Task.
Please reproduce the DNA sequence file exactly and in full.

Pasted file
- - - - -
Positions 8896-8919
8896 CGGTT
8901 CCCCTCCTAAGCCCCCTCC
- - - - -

Positions 8896-8919
8896 CGGTT
8901 CCCCTCCTAAGCCCCCTCC